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Songs of the Stone: Bristle and Grunt…


HM15 712


Said Keiron-the-Holy to the Ogham Stone of Fergus…

 “A question, O Fergus Mc Roy, what was the cause of, ‘The Ulster Raid’.

Some say it was the curse of two friends deprived

of their friendship by the wiles of a kingdom?”


Said the Ogham Stone of Fergus Mc Roy…

“There is truth in that saying, it happened in this way…”


This is the story of two bulls:

one was black and the other was white,

and of the way it was with those two,

for they were not right bulls,

there was enchantment on them…



There was bad blood between Bove Derrig and Och Ochone for one was the head of Munster Fair Mound while the other was the head of Leinster…

Yet their hog-guards, Bristle and Grunt, who were also famed men of art, happened to be the very best of friends.

So friendly were Bristle and Grunt that when there was mast of oak and beech-nuts in Munster, Grunt would bring his pigs down from the Plains of the North, and his friend Bristle would make him and his pigs most welcome.

Similarly, when the mast fell in Leinster, Bristle would take his pigs from the Plains of the South, and be made equally welcome by Grunt.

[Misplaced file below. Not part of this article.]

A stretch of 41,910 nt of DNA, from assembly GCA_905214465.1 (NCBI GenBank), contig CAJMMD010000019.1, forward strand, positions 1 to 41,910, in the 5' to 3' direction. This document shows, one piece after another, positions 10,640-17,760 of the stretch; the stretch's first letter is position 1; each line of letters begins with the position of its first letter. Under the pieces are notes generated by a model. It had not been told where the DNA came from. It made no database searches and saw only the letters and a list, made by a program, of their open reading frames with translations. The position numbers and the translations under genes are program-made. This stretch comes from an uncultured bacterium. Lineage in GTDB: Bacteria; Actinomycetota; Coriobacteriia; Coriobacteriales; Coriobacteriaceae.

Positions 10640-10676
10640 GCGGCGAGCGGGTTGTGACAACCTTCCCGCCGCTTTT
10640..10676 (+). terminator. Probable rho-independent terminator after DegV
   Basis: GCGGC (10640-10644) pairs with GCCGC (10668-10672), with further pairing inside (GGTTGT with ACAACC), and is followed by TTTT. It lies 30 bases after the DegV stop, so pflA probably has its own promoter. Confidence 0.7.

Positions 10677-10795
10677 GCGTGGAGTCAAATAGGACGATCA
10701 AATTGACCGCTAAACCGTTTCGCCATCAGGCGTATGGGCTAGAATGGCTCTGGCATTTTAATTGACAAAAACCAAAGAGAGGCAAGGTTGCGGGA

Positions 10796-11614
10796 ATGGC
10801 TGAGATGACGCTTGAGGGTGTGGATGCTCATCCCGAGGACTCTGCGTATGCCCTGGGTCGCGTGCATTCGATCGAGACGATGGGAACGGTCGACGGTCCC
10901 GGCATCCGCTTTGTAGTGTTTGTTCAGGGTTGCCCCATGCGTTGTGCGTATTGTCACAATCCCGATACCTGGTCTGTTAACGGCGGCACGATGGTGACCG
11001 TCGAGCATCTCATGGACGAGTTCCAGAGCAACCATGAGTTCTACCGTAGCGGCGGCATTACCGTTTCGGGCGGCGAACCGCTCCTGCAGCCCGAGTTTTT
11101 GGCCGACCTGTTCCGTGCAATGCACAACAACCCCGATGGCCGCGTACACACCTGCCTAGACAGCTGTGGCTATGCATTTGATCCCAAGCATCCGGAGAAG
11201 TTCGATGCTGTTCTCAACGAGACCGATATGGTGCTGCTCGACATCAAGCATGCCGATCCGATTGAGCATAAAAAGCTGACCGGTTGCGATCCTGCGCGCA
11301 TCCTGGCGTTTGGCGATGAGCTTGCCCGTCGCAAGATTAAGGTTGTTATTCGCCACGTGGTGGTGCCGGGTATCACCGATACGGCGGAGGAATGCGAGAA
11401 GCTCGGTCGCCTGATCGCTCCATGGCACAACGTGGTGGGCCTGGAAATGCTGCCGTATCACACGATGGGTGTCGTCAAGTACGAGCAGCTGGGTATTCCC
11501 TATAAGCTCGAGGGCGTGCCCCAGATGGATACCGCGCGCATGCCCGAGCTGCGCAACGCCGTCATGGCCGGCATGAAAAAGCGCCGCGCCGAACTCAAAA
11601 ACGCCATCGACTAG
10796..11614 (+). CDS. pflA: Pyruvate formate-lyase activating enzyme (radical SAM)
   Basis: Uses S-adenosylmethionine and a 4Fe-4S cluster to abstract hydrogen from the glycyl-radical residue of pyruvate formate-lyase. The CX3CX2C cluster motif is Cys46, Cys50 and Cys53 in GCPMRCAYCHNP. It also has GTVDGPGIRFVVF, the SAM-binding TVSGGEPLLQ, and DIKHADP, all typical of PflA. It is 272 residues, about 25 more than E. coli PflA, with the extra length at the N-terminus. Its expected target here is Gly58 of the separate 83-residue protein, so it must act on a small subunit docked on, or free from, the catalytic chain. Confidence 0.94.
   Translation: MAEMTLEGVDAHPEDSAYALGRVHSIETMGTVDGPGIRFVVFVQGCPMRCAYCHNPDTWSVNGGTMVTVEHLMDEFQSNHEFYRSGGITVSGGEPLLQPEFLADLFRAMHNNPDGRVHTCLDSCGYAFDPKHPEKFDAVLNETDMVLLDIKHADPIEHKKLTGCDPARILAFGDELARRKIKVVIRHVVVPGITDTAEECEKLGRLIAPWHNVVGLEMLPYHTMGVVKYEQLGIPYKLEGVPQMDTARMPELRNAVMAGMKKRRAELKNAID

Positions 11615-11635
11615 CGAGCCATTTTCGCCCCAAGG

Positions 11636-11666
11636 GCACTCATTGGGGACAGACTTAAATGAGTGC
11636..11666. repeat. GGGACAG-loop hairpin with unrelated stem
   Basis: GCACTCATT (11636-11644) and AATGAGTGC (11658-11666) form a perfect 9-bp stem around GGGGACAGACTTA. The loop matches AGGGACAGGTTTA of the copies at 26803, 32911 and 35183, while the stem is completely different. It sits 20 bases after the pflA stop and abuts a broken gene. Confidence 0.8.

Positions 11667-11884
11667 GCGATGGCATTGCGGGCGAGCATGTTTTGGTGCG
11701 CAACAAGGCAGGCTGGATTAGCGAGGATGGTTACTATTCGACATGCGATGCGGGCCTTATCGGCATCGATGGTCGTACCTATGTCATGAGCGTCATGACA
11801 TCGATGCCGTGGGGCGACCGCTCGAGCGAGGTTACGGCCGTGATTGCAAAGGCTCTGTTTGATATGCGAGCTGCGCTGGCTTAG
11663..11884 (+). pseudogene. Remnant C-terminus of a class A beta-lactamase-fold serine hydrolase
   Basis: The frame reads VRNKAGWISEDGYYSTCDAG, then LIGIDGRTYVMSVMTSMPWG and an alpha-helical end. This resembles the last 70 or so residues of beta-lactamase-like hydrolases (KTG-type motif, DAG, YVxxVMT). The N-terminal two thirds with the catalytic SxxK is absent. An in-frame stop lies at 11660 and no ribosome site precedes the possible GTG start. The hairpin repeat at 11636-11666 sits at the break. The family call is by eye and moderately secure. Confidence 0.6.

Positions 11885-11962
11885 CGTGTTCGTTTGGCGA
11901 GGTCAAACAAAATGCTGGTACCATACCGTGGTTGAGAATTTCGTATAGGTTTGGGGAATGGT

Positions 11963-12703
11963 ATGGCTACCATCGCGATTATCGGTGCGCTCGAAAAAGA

But there were some who did not like that.

They tried to make trouble between the two friends.

The Leinster men said that Bristle was the craftier hog-guard. The Munster men said that Grunt was the craftiest.

A great mast fell in Leinster one year.

So Bristle went North with his pigs.

“Men here say your craft is stronger than mine,” said Grunt to Bristle.

“Well, my craft may or may not be stronger,” said Bristle to Grunt, “but, at any rate it is certainly not weaker.”

“Now there’s a thing we we can test,” said Grunt to Bristle.

“Why, that we can,” agreed Bristle, raising a palm to his eye, and a heel to his buttock,  then he said, “a spell on your pigs cast, no fat on them though they eat this mast.”

And when Bristle went back to Munster, Grunt’s pigs were left lean and wretched.

The Leinster men laughed at Grunt because of the state of his pigs, and his master, Och Ochone, put him out of the place on account of it.

“A bad day the day Bristle set out,” said the Leinster men to Grunt, “your friend’s art is the stronger.”

“Och, nothing proven,” said Grunt, “Bristle’s turn for mast will come and when it does I’ll play him the same trick.”

Now Bristle’s turn for mast did indeed come and, true to his word, Grunt played the same trick on him.

Then Bove Derrig put Bristle out of his place for keeping withered pigs, and so the two hog-guards, both powerful, crafty men, were now at odds with each other and, what is more, were free to walk the length and breadth of the wide world…


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